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Rain at Nissaka near Shizuoka

Kawase Hasui produced over six hundred landscape prints in the course of his career with the publisher Watanabe Shōzaburō, most of them between 1918 and the great Kantō earthquake in September 1923. Watanabe encouraged Kawase to emulate the distinguished nineteenth-century print designers, especially Hiroshige (1795–1858), to whom Kawase is often compared. Rain at Nissaka near Shizuoka owes a debt to the famous series Fifty-Three Stations of the Hokkaido designed by Hiroshige around 1833. But Kawase Hasui, trained in both Western and Japanese painting styles, depicted form and mass in a more realistic manner. Kawase was named a Living National Treasure of Japan in 1956 at the age of seventy-three.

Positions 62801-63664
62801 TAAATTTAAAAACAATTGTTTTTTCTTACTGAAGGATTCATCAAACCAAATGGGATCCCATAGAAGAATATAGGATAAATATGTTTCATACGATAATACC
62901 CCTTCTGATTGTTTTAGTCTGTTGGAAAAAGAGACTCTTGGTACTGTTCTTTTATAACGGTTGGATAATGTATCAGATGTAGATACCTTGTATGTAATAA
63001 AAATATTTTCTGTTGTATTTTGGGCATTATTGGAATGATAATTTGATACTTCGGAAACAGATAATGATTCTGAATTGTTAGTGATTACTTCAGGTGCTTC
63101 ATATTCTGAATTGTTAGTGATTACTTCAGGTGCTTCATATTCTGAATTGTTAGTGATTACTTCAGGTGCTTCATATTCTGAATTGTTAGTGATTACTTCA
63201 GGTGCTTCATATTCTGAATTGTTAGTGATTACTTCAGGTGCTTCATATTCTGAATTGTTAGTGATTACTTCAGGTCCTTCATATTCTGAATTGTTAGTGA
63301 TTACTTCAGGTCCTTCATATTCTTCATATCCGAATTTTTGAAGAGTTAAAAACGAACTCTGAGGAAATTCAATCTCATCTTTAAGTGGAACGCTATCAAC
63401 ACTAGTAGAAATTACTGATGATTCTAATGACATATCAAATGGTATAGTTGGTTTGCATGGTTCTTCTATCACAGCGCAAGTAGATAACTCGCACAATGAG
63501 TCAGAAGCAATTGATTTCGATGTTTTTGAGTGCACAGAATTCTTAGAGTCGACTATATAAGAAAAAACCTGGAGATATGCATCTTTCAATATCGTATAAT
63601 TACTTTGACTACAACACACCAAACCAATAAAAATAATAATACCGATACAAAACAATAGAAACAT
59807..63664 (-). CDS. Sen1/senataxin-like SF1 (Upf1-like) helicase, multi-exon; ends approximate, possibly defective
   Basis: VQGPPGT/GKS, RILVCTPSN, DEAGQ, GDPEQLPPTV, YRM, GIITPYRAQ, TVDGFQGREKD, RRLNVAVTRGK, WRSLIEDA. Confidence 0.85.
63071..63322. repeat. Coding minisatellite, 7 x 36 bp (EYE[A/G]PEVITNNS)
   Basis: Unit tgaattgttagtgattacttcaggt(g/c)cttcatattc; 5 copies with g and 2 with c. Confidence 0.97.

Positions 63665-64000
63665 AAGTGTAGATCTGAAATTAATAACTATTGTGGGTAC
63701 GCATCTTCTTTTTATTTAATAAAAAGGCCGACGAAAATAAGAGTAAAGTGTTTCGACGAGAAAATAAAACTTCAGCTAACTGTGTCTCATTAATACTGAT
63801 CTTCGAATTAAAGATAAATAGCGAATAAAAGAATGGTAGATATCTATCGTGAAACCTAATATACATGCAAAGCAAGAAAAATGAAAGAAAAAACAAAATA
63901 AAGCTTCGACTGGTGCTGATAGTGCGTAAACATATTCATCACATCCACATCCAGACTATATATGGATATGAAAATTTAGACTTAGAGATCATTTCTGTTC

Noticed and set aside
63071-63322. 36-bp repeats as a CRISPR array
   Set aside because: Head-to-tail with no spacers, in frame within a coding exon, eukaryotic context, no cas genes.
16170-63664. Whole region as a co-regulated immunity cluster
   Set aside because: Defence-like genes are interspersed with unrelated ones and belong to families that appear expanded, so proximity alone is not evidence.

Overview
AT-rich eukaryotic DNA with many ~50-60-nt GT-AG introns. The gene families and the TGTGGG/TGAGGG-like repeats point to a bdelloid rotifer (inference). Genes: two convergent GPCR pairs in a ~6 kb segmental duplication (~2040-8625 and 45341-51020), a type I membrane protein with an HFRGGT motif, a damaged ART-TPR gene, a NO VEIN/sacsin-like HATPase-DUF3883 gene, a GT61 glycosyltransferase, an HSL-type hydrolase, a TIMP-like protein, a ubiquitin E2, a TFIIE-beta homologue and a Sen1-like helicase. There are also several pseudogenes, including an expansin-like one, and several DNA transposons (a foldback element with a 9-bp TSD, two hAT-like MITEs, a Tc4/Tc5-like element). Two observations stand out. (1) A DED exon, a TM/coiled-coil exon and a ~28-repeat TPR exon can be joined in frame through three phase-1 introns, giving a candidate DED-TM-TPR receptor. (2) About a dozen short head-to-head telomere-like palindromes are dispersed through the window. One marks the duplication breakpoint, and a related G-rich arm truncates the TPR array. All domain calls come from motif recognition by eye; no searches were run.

Kawase Hasui
Japanese, 1883–1957
Rain at Nissaka near Shizuoka, from the series Selection of Views of the Hokkaido
Woodblock print; ink and color on paper
9 5/8 x 14 3/16 in. (24.4 x 36.0 cm)
Sidney and Lois Eskenazi Museum of Art, Gift of Tina Slapar Jernigan in memory of Anna Potochnik, 2005.30